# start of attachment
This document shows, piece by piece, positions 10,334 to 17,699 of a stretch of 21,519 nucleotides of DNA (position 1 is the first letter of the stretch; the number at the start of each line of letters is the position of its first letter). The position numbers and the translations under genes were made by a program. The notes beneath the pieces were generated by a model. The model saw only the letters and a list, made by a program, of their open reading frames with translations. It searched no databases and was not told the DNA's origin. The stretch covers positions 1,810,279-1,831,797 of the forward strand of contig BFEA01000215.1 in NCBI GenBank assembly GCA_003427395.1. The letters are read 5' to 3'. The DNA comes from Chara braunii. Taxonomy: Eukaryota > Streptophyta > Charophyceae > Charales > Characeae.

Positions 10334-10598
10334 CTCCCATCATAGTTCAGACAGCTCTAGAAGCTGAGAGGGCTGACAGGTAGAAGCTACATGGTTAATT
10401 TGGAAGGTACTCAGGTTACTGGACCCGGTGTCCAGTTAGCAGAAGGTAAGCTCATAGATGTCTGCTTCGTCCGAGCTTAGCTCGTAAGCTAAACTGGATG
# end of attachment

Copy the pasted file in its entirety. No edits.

This document shows, piece by piece, positions 10,334 to 17,699 of a stretch of 21,519 nucleotides of DNA (position 1 is the first letter of the stretch; the number at the start of each line of letters is the position of its first letter). The position numbers and the translations under genes were made by a program. The notes beneath the pieces were generated by a model. The model saw only the letters and a list, made by a program, of their open reading frames with translations. It searched no databases and was not told the DNA's origin. The stretch covers positions 1,810,279-1,831,797 of the forward strand of contig BFEA01000215.1 in NCBI GenBank assembly GCA_003427395.1. The letters are read 5' to 3'. The DNA comes from Chara braunii. Taxonomy: Eukaryota > Streptophyta > Charophyceae > Charales > Characeae.

Positions 10334-10598
10334 CTCCCATCATAGTTCAGACAGCTCTAGAAGCTGAGAGGGCTGACAGGTAGAAGCTACATGGTTAATT
10401 TGGAAGGTACTCAGGTTACTGGACCCGGTGTCCAGTTAGCAGAAGGTAAGCTCATAGATGTCTGCTTCGTCCGAGCTTAGCTCGTAAGCTAAACTGGATG